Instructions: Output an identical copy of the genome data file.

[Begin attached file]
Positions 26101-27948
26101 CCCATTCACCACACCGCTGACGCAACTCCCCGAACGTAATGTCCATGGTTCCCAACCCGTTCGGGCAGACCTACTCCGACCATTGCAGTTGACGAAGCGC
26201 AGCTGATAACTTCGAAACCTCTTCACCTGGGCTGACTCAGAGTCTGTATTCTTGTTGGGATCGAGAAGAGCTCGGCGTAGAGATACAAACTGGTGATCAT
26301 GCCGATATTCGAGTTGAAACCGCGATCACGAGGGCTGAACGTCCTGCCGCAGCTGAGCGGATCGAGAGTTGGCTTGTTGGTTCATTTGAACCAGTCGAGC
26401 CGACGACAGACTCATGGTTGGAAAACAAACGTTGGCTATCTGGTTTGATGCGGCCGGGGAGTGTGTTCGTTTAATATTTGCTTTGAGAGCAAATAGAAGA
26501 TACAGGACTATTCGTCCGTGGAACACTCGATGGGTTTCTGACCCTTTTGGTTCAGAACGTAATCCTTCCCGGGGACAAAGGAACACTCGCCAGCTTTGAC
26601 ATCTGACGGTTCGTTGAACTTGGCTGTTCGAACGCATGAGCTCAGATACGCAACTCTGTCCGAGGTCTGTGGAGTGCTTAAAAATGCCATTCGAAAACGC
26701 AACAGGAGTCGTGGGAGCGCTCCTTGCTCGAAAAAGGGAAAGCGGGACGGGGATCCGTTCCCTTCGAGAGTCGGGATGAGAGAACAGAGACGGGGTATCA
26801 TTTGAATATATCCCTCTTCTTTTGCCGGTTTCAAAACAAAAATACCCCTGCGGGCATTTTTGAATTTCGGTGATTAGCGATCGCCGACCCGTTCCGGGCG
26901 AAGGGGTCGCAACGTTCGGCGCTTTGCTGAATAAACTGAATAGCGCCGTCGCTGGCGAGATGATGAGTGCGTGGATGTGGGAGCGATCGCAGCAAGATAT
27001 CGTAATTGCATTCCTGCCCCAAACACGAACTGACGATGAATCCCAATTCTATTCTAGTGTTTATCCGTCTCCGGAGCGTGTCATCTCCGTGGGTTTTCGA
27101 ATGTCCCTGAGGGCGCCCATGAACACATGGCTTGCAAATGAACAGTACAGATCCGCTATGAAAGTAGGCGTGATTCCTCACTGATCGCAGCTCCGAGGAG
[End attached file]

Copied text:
Positions 26101-27948
26101 CCCATTCACCACACCGCTGACGCAACTCCCCGAACGTAATGTCCATGGTTCCCAACCCGTTCGGGCAGACCTACTCCGACCATTGCAGTTGACGAAGCGC
26201 AGCTGATAACTTCGAAACCTCTTCACCTGGGCTGACTCAGAGTCTGTATTCTTGTTGGGATCGAGAAGAGCTCGGCGTAGAGATACAAACTGGTGATCAT
26301 GCCGATATTCGAGTTGAAACCGCGATCACGAGGGCTGAACGTCCTGCCGCAGCTGAGCGGATCGAGAGTTGGCTTGTTGGTTCATTTGAACCAGTCGAGC
26401 CGACGACAGACTCATGGTTGGAAAACAAACGTTGGCTATCTGGTTTGATGCGGCCGGGGAGTGTGTTCGTTTAATATTTGCTTTGAGAGCAAATAGAAGA
26501 TACAGGACTATTCGTCCGTGGAACACTCGATGGGTTTCTGACCCTTTTGGTTCAGAACGTAATCCTTCCCGGGGACAAAGGAACACTCGCCAGCTTTGAC
26601 ATCTGACGGTTCGTTGAACTTGGCTGTTCGAACGCATGAGCTCAGATACGCAACTCTGTCCGAGGTCTGTGGAGTGCTTAAAAATGCCATTCGAAAACGC
26701 AACAGGAGTCGTGGGAGCGCTCCTTGCTCGAAAAAGGGAAAGCGGGACGGGGATCCGTTCCCTTCGAGAGTCGGGATGAGAGAACAGAGACGGGGTATCA
26801 TTTGAATATATCCCTCTTCTTTTGCCGGTTTCAAAACAAAAATACCCCTGCGGGCATTTTTGAATTTCGGTGATTAGCGATCGCCGACCCGTTCCGGGCG
26901 AAGGGGTCGCAACGTTCGGCGCTTTGCTGAATAAACTGAATAGCGCCGTCGCTGGCGAGATGATGAGTGCGTGGATGTGGGAGCGATCGCAGCAAGATAT
27001 CGTAATTGCATTCCTGCCCCAAACACGAACTGACGATGAATCCCAATTCTATTCTAGTGTTTATCCGTCTCCGGAGCGTGTCATCTCCGTGGGTTTTCGA
27101 ATGTCCCTGAGGGCGCCCATGAACACATGGCTTGCAAATGAACAGTACAGATCCGCTATGAAAGTAGGCGTGATTCCTCACTGATCGCAGCTCCGAGGAG